The store count went from nearly 500 under four brands in nine countries to 400 and the stock value continued to sink. The stock price fell to $3.00 and then under a dollar. NASDAQ threatened delisting. To save the company, management did a four to one reverse split. They hired a turn-around chairman, Mike Jenkins, to engineer it. This last dilution took Martin to just 3 percent ownership of the company he founded.
While painful, the new chairman had brought some integrity to the company and things seemed to be improving. However, as quickly as he had come, he was taken by cancer and things at Diedrich Coffee began a long, slow final slide. The CEO’s office had a revolving door installed. Eventually, Martin was told at five o’clock on the last day of his employment contract, June 30, 2004, that his contract would not be renewed. The public company experience left him devastated and doubting his own instincts. “I thought, since I created Diedrich Coffee, that I would be doing that for the rest of my life. My entire identity was tied up in it.” Diedrich Coffee would survive until 2007.
He couldn’t figure out how to tell his wife Karen, so he didn’t. He told her a week later what he had decided on the drive home from his last day at work. She completely agreed with his idea of starting a new coffeehouse company.
He decided not to do more of the same. The technology, the methods, how the coffeehouses themselves were being used had all changed. This new endeavor would take in the best from what was happening in the field while melding in the sense of community that Martin craved in “doing coffee as a culinary art, not just as a beverage, and evolving the coffeehouse experience.”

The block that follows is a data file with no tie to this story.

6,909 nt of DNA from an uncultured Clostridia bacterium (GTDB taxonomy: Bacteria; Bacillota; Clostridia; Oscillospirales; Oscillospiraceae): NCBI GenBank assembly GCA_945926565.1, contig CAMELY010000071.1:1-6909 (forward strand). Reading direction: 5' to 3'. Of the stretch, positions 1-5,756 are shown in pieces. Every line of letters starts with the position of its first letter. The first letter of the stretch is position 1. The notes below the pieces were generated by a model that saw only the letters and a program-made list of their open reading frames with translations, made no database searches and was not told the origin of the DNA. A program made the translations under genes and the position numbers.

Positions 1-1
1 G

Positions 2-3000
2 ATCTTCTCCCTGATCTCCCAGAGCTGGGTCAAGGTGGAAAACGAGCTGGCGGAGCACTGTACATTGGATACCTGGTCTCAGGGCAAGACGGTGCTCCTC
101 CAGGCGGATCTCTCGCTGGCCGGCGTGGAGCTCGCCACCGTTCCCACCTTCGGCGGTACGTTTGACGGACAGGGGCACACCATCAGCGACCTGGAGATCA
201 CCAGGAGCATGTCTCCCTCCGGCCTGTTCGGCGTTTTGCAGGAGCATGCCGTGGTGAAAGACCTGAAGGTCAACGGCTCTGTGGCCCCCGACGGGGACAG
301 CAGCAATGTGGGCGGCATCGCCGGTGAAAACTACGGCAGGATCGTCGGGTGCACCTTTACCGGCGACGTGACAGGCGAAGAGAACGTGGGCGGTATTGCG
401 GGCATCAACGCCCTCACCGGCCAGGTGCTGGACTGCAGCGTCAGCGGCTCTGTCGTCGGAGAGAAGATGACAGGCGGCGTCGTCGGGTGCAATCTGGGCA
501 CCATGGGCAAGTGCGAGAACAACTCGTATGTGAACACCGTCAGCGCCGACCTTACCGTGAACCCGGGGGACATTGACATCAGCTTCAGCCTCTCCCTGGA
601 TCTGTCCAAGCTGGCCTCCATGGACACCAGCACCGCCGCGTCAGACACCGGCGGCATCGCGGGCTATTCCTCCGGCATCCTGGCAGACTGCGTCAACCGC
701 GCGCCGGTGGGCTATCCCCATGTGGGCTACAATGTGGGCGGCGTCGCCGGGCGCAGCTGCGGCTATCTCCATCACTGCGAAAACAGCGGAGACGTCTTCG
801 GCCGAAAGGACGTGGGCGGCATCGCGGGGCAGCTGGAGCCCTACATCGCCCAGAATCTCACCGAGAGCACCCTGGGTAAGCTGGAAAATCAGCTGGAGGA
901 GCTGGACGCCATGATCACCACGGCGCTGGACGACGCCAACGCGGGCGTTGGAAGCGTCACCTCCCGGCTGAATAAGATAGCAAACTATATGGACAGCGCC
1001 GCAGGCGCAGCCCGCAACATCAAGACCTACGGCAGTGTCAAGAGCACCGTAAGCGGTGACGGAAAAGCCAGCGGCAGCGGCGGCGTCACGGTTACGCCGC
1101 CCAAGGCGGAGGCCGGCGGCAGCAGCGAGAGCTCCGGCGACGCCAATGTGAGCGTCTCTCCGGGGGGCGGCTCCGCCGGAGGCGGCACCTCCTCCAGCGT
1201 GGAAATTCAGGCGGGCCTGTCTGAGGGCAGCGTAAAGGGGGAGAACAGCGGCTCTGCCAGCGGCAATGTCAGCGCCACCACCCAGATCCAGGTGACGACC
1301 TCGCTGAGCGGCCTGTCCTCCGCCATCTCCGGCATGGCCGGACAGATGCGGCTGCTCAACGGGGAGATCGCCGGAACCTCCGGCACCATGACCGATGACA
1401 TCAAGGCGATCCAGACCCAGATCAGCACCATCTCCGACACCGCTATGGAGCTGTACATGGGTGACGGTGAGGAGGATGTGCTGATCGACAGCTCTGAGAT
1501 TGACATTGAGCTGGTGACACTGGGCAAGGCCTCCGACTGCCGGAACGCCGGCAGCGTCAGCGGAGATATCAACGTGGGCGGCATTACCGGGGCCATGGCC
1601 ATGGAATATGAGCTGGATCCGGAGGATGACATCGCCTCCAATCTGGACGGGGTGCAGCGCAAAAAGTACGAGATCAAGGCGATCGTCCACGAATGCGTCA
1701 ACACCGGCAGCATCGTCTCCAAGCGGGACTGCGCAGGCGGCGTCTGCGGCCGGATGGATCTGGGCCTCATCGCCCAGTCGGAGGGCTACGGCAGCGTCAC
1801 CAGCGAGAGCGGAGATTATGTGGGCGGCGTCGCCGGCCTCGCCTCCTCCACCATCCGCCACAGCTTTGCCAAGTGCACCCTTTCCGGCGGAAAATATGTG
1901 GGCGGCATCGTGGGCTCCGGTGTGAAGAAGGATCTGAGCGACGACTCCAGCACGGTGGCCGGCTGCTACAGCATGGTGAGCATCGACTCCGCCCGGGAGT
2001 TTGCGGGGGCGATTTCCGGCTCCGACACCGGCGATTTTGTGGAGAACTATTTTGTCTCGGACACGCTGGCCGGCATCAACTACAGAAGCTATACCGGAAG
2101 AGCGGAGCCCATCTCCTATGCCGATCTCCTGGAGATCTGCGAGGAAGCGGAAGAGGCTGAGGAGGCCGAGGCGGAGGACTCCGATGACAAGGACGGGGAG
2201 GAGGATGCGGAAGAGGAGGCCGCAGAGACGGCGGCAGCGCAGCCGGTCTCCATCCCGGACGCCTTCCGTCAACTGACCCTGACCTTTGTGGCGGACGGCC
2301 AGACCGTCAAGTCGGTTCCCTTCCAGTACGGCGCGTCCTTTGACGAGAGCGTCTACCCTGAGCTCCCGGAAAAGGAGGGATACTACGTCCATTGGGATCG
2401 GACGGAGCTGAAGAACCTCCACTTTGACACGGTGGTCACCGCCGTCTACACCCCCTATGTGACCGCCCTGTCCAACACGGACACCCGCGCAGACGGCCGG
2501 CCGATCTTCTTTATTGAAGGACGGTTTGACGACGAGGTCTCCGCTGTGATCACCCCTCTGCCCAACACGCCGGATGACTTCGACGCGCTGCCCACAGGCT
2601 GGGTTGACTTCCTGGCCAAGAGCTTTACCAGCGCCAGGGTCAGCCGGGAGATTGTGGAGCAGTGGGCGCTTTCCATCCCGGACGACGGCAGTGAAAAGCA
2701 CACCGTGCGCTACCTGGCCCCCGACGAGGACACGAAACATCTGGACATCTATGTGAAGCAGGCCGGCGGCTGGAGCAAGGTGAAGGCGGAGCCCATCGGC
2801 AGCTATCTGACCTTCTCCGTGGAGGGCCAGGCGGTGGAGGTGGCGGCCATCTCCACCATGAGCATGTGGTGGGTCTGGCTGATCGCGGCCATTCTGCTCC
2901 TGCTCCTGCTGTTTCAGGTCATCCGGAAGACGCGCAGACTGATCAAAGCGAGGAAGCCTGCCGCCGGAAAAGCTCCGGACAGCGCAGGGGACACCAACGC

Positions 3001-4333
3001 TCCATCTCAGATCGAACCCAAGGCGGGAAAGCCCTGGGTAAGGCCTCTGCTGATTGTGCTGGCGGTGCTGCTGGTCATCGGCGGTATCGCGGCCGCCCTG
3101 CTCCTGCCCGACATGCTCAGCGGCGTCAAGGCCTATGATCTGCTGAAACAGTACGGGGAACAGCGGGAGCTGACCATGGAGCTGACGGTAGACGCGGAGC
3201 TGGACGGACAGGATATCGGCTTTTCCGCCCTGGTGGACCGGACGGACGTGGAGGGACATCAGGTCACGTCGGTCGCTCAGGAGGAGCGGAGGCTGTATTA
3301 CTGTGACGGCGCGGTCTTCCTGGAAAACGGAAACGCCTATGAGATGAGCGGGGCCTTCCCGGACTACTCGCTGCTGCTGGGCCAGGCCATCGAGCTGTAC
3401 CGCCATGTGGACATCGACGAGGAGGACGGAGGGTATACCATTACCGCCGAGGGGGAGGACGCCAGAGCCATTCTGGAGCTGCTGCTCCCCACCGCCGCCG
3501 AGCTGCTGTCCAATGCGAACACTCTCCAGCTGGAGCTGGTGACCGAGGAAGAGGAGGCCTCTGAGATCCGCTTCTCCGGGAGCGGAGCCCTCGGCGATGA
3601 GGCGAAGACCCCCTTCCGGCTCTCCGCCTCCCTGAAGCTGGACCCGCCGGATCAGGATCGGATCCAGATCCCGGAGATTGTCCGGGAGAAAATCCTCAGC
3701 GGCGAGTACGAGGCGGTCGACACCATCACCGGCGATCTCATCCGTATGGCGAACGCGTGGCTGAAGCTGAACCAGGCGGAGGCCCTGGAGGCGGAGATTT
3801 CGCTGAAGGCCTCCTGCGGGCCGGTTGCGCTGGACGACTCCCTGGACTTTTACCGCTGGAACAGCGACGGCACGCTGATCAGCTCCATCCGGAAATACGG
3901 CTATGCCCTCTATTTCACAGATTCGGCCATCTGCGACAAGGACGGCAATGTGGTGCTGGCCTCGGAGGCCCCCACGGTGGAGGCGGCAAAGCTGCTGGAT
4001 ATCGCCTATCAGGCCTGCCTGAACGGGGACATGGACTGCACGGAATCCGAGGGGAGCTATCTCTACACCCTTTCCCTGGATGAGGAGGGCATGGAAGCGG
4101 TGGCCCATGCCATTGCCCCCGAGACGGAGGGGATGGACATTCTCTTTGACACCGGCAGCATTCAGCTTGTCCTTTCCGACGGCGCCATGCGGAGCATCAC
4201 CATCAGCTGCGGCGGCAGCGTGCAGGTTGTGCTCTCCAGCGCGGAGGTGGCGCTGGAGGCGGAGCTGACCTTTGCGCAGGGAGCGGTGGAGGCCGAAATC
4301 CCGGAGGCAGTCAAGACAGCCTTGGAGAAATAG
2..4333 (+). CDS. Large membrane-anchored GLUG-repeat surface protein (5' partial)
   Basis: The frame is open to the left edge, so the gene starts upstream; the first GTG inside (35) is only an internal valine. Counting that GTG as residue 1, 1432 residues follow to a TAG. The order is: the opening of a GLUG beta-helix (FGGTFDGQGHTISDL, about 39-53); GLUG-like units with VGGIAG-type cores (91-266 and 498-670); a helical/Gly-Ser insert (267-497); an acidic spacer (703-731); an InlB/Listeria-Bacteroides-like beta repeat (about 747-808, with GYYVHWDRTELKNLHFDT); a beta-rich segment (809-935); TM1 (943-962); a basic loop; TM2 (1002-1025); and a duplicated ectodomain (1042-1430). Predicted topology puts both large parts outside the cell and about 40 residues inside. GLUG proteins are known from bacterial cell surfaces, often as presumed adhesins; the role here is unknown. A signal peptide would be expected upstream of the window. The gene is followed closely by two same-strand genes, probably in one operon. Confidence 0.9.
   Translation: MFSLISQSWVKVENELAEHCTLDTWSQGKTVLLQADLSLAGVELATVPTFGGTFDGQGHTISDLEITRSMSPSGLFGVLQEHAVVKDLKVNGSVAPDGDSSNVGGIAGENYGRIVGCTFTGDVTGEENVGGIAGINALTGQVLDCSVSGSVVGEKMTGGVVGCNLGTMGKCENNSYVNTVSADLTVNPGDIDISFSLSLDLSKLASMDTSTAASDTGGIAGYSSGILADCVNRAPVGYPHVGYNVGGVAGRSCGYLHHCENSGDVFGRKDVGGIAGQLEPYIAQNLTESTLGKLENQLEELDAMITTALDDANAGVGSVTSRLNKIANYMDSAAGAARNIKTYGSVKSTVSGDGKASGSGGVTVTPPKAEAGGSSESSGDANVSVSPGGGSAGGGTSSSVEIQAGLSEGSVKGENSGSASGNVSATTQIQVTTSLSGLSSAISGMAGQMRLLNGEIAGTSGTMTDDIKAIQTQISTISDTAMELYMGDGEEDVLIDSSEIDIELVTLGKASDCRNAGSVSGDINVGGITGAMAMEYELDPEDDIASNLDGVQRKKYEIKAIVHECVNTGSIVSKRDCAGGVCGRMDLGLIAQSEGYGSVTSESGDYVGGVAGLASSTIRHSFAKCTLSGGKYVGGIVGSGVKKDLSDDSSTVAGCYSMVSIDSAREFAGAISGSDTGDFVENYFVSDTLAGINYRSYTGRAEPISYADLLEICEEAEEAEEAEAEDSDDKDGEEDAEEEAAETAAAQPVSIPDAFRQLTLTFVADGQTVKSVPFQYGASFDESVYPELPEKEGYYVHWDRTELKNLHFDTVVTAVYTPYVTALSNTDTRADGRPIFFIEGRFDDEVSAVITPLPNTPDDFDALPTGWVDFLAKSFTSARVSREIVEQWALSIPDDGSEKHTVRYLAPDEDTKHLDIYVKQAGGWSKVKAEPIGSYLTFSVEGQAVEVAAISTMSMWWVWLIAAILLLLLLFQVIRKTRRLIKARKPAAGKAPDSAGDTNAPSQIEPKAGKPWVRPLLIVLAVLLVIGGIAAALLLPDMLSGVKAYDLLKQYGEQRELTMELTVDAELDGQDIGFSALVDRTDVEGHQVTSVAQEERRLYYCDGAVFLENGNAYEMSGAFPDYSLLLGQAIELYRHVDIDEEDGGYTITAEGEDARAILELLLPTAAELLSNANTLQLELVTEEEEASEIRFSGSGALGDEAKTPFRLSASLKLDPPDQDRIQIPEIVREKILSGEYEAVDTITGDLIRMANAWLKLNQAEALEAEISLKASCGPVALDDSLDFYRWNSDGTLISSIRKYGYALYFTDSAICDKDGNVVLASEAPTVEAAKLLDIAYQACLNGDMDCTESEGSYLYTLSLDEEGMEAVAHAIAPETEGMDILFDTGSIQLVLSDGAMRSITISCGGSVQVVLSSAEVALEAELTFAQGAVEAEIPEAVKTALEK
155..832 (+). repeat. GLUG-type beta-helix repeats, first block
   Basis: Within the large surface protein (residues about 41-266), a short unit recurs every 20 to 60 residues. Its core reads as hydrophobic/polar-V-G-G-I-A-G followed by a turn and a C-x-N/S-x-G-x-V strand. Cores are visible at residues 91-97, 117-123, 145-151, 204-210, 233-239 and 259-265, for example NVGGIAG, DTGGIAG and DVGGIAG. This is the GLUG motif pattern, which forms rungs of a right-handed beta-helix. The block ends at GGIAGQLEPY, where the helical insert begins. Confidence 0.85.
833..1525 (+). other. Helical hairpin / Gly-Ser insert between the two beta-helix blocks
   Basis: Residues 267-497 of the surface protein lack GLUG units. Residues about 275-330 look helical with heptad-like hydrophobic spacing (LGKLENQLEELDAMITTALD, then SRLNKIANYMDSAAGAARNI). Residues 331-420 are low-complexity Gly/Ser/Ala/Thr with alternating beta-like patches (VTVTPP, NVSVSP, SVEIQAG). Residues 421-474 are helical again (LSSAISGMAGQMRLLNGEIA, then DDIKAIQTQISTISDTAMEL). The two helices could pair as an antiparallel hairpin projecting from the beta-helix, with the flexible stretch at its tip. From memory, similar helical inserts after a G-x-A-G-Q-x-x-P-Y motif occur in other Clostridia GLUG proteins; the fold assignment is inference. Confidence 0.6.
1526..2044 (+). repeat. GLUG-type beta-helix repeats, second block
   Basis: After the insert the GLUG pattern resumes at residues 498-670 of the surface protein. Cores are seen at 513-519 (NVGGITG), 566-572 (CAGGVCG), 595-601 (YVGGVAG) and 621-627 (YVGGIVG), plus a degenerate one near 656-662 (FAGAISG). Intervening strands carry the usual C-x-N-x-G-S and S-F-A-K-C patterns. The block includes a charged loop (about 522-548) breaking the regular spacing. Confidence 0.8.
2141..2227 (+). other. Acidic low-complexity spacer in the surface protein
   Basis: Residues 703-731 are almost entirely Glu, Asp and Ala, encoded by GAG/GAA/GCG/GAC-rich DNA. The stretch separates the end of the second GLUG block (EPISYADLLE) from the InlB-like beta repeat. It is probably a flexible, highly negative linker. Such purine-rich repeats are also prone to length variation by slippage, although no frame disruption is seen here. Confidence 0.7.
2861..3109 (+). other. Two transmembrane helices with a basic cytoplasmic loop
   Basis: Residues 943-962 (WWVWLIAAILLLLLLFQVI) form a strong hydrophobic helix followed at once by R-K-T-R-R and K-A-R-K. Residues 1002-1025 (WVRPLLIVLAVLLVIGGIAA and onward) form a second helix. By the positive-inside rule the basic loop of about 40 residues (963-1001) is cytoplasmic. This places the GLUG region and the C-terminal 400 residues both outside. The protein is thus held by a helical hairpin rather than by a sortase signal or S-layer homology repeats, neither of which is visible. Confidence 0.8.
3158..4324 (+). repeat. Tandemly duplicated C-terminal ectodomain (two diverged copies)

“Each and every original Diedrich coffeehouse was unique. None of it was cookie cutter.” He goes on to discuss his design philosophy, in which “everything in the coffeehouse needs to be exactly what it appears to be. No faux this or synthetic that. We’re creating a genuine environment in which to enjoy amazing coffee.”
“We’re striving to create an environment that is inviting. Where you feel comfortable and want to spend your time.” He discusses using the theatre arts director from University of California, Irvine to assist with lighting design: “It occurred to me that what we do is theatre and the baristas are performers.” It’s this attention to detail that sets Kean apart. Every decision about the place is deliberate. All the way down to the Fortuni light fixtures that were found during a trip to Venice, Italy and the authentic Venetian plaster finish on the wall. Every sense is thought of and accounted for. Taken in total, the experience communicates that Kean Coffee is solid, dependable, and reliable; a timeless respite from a busy world.
He remembers packaging coffee in with his father. “He would say our coffee is a gem and gems should be presented in jewel cases.” He goes on to describe the packaging of the product, the design of the store, and the small details that are not noticed but surely perceived are actually the packaging for the whole experience. “We are all about content. All of this is just the packaging for it. It matches the quality of the coffee we sell.”
“People are yearning for something that is real in all this strip mall ubiquity. People are looking for something they can connect with.” Kean Coffee is Martin’s best effort to meet this yearning. That was why Karen and Martin decided to keep things small and special. A year and a half after losing his corporate job, Kean Coffee opened for business.
The payoff for Martin and Karen isn’t monetary, it’s almost spiritual. “We have purpose. We provide a place for people to connect. Look at what people are doing here. They’re talking. They’re connecting. We’re making a positive difference in our own little corner of the world.”